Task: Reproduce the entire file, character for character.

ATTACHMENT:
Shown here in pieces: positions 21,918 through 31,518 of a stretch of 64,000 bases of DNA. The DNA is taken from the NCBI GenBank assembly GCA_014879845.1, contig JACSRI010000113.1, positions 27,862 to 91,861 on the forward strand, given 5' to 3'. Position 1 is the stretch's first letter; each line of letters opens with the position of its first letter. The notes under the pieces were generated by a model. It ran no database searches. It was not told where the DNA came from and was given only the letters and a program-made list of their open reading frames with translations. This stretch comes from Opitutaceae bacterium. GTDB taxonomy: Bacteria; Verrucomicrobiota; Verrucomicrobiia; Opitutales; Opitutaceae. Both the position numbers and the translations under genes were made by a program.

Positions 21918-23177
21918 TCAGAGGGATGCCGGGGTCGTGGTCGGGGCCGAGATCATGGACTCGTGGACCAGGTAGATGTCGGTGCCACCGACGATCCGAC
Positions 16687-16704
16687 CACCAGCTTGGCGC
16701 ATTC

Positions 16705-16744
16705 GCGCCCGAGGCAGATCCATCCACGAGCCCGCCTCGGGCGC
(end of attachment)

Shown here in pieces: positions 21,918 through 31,518 of a stretch of 64,000 bases of DNA. The DNA is taken from the NCBI GenBank assembly GCA_014879845.1, contig JACSRI010000113.1, positions 27,862 to 91,861 on the forward strand, given 5' to 3'. Position 1 is the stretch's first letter; each line of letters opens with the position of its first letter. The notes under the pieces were generated by a model. It ran no database searches. It was not told where the DNA came from and was given only the letters and a program-made list of their open reading frames with translations. This stretch comes from Opitutaceae bacterium. GTDB taxonomy: Bacteria; Verrucomicrobiota; Verrucomicrobiia; Opitutales; Opitutaceae. Both the position numbers and the translations under genes were made by a program.

Positions 21918-23177
21918 TCAGAGGGATGCCGGGGTCGTGGTCGGGGCCGAGATCATGGACTCGTGGACCAGGTAGATGTCGGTGCCACCGACGATCCGAC
Positions 16687-16704
16687 CACCAGCTTGGCGC
16701 ATTC

Positions 16705-16744
16705 GCGCCCGAGGCAGATCCATCCACGAGCCCGCCTCGGGCGC